A woman who inherited a collection of Chinese carved jade from her father has scored the first $1 million (£600,000) appraisal from experts on the US television programme "Antiques Roadshow," the producers said on Monday.
In a record for the show, four pieces of Chinese carved jade and celadon from the Qianlong era (1736-1795), including a large bowl made for the Emperor, were given a conservative auction estimate of up to $1.07 million.
"For 13 years, we've been hoping to feature a million-dollar appraisal on 'Antiques Roadshow;' it's been our 'Great White Whale,'" said Marsha Bemko, the show's executive producer.
"We're thrilled that, despite this year's slow economy, 'Roadshow' finally captured this elusive trophy," she said in a statement released by the Boston-based production company WGBH, which licensed the format from the British show of the same name, but is not affiliated with the BBC original.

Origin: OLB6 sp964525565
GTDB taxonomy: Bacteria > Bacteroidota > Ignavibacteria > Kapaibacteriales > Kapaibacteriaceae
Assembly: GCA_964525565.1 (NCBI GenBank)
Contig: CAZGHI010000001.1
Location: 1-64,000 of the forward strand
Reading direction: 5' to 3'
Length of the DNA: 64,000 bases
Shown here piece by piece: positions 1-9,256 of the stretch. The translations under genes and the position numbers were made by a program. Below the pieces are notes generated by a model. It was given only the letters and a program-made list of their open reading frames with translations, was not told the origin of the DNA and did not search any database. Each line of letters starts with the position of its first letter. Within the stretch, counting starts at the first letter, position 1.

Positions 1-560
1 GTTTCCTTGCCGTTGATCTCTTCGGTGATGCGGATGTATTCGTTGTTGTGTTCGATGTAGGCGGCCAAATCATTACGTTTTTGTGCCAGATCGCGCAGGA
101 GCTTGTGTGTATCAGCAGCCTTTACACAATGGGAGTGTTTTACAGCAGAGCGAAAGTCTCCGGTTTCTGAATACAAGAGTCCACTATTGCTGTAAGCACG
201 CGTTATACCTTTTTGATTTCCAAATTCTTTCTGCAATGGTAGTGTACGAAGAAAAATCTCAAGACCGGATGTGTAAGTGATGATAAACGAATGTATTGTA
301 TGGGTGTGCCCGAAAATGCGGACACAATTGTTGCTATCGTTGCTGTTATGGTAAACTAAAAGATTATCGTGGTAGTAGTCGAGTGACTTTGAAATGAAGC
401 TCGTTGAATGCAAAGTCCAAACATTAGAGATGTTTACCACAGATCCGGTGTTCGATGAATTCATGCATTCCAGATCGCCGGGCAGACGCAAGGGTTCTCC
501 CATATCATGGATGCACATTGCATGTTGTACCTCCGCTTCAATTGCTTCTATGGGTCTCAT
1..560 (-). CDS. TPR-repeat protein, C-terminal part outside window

On both shows, members of the public bring in items to be appraised by professionals in the hope of discovering that junk from the attic is actually a valuable treasure.
The British version had its £1 million appraisal ($1.655 million) last November - a scale model of Anthony Gormley's artwork, "The Angel of the North."
The statement said the owner of the jade inherited the collection from her father, who bought the objects in the 1930s and 1940s, while stationed in China as a military liaison.
She brought them to an "Antiques Roadshow" event in Raleigh, North Carolina on Saturday.